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I have this below architecture I would like to understand below question This is my code and my image size is 50X50

 model.add(Conv2D(16, (3,3), input_shape=(image_x, image_y, 1), activation='relu'))
        model.add(MaxPooling2D(pool_size=(2, 2), padding='same'))
        model.add(Conv2D(32, (3,3), activation='relu'))
        model.add(MaxPooling2D(pool_size=(2, 2), padding='same'))
        model.add(Conv2D(64, (3,3), activation='relu'))
        model.add(MaxPooling2D(pool_size=(2, 2), padding='same'))
        model.add(Dense(128, activation='relu'))
        model.add(Dense(num_of_classes, activation='softmax'))`
model.compile(loss='categorical_crossentropy', optimizer='adam', metrics=['accuracy'])

My question are : 1] dense_1 : Flatten has 1600 input and out will be 128 so how it will select 128 out put from 1600 input? 2] In which layer lost function and optimizor will be apply.

  1. You don't select 128 from 1600. Dense layer performs a matrix-vector multiplication. First, flatten layer basically flat the output of your max_pool layer(5*5*64) to a vector (1600*1) (note that 5*5*64 =1600). It is just a re-arrangment of the element. We flatten max-pool layer because we want to use the output of max-pool layer as the input of dense layer (dense layer is also called fully connected layer or multiple layer perceptron). Dense layer is nothing but a vector-matrix multiplication. Say you have an input vector(I) whose shape is 1600*1, and you want your output (O) shape to be 128*1. Then your dense layer will perform the following operation: O=WI, where W is a 128*1600 weight matrix. That is how you got 128 output.The dimension of the W matrix is specified by your input shape and output shape and thus, after you specify the input/output shape, the W matrix is implicitly auto-generated by tensorflow. Btw, your "relu" function in the denselayer block, which is called non-activation function, performs relu function calculate on each element of your output vector (128*1) so it doesn't affect your final output shape.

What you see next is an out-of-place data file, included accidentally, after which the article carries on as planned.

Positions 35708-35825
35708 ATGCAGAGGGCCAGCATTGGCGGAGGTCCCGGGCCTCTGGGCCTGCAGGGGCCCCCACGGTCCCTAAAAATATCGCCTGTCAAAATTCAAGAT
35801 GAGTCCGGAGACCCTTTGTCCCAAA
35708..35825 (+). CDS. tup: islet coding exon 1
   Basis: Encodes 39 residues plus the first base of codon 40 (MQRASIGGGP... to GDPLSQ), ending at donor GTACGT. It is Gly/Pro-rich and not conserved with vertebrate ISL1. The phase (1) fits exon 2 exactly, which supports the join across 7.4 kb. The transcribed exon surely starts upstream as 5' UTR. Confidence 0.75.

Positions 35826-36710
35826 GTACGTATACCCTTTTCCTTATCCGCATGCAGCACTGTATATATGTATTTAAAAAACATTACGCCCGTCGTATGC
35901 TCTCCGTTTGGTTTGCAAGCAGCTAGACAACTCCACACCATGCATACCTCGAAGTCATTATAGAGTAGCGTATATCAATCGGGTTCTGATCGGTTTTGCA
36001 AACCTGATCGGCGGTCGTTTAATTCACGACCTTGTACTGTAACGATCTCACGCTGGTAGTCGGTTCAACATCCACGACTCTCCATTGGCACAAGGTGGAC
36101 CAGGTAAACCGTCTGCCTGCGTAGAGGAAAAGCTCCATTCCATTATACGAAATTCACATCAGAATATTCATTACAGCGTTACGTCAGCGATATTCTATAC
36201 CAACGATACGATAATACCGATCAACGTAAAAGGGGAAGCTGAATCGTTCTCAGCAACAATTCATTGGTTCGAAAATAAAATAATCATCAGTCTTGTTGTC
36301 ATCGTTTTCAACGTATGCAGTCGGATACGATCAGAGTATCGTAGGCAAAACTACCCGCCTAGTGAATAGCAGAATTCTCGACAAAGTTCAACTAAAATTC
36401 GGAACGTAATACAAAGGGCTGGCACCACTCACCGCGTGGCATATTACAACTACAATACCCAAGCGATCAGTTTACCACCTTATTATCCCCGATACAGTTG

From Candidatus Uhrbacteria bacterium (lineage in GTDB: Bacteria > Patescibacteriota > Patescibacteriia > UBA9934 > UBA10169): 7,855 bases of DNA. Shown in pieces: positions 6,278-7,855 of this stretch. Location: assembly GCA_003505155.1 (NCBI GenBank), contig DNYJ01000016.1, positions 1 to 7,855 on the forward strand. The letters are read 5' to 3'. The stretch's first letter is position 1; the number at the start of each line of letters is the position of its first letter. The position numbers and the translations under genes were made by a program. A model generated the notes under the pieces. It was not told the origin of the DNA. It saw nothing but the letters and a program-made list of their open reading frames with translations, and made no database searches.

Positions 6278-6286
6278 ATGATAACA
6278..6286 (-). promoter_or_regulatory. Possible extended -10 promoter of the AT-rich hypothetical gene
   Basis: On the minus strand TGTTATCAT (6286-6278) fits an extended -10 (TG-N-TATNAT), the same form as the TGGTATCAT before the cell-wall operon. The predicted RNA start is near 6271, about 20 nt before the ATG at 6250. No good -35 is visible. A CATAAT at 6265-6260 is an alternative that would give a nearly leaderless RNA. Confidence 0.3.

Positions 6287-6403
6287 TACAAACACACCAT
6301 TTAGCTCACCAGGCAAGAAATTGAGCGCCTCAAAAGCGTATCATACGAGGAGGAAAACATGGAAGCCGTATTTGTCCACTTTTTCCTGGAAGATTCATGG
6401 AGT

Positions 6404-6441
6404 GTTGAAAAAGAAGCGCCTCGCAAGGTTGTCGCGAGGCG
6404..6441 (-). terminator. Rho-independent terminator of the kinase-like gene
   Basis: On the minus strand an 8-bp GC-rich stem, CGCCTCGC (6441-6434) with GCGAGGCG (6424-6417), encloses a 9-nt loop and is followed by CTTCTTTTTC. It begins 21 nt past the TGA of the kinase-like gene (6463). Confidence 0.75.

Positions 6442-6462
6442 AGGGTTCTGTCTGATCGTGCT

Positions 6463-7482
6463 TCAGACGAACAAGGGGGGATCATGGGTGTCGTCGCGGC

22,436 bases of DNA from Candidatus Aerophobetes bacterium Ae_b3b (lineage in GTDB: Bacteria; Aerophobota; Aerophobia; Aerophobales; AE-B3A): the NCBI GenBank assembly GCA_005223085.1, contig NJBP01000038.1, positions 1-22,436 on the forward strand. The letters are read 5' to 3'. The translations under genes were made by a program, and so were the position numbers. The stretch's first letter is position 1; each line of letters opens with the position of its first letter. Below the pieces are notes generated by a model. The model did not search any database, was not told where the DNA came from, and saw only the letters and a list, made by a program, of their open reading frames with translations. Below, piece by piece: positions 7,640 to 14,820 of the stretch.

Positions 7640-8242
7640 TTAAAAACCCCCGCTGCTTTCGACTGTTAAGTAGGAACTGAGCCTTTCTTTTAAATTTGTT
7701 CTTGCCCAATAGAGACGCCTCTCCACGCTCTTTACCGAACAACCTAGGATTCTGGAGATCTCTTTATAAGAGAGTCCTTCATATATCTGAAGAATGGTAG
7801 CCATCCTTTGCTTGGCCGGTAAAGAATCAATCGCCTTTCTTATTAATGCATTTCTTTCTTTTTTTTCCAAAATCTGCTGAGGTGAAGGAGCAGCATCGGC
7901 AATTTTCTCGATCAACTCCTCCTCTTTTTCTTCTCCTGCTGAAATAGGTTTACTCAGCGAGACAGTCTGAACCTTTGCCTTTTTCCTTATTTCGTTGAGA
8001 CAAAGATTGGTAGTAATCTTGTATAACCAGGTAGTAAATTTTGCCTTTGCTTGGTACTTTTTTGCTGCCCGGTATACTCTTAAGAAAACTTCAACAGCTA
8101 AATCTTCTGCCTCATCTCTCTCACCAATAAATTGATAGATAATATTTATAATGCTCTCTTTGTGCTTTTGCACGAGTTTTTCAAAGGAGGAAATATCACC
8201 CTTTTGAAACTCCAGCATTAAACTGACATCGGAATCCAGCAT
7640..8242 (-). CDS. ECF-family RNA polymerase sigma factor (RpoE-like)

2. Normally, all layers will be optimized. The loss function defines a loss between your true label and the output of your neural network (which is the last dense layer in your case). The gradient of the loss back propagates to each layer through the back propagation algorithm(you can check it online, but basically it is just chain rule). Thus, each layer has its own error gradients. We then use these error gradients to update coefficients of each layer to make the overall loss smaller (the loss defined by your loss function). The operation is called gradient descent algorithm. Since each layer updates itself separately, you can always freeze some layers so that these coefficients don't update, which can be done in tensorflow.

  • $\begingroup$ you are welcome $\endgroup$ – Tong Lin Apr 17 '19 at 3:29

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